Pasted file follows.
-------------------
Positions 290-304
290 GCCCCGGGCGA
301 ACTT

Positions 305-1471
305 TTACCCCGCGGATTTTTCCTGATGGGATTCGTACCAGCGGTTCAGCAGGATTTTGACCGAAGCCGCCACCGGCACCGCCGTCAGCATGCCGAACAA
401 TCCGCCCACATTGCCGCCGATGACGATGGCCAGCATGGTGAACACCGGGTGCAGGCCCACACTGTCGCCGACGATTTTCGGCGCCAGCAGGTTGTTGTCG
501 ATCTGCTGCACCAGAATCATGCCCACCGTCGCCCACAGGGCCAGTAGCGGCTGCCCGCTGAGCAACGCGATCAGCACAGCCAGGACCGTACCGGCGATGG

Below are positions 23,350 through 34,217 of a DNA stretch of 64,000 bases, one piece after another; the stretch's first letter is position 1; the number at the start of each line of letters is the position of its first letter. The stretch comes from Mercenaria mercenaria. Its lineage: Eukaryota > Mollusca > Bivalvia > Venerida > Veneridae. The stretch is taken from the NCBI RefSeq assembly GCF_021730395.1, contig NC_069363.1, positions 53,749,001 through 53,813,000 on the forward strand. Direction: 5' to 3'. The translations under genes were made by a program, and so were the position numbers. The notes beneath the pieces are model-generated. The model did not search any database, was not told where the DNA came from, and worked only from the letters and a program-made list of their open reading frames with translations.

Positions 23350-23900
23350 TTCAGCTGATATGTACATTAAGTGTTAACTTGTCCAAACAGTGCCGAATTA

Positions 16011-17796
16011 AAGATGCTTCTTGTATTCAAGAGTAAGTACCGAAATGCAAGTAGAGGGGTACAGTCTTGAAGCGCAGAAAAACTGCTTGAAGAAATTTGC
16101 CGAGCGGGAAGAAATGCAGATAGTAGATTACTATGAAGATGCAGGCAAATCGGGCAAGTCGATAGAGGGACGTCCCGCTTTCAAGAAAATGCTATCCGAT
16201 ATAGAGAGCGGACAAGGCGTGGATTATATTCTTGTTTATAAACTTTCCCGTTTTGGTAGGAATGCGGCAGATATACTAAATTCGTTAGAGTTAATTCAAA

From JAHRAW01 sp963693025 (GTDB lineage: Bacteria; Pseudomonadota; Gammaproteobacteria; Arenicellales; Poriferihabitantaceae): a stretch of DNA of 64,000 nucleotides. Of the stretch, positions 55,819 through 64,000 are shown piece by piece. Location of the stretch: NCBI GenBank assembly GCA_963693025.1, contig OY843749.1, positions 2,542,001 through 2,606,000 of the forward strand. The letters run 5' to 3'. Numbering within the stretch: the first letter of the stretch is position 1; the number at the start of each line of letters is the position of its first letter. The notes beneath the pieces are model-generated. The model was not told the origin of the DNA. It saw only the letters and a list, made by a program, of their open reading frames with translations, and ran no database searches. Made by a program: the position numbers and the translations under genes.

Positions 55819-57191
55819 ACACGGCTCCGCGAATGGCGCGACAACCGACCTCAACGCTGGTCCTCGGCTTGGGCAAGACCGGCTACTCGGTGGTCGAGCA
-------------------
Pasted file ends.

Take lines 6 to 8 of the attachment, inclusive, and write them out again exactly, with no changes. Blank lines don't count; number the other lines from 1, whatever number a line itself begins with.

401 TCCGCCCACATTGCCGCCGATGACGATGGCCAGCATGGTGAACACCGGGTGCAGGCCCACACTGTCGCCGACGATTTTCGGCGCCAGCAGGTTGTTGTCG
501 ATCTGCTGCACCAGAATCATGCCCACCGTCGCCCACAGGGCCAGTAGCGGCTGCCCGCTGAGCAACGCGATCAGCACAGCCAGGACCGTACCGGCGATGG

Below are positions 23,350 through 34,217 of a DNA stretch of 64,000 bases, one piece after another; the stretch's first letter is position 1; the number at the start of each line of letters is the position of its first letter. The stretch comes from Mercenaria mercenaria. Its lineage: Eukaryota > Mollusca > Bivalvia > Venerida > Veneridae. The stretch is taken from the NCBI RefSeq assembly GCF_021730395.1, contig NC_069363.1, positions 53,749,001 through 53,813,000 on the forward strand. Direction: 5' to 3'. The translations under genes were made by a program, and so were the position numbers. The notes beneath the pieces are model-generated. The model did not search any database, was not told where the DNA came from, and worked only from the letters and a program-made list of their open reading frames with translations.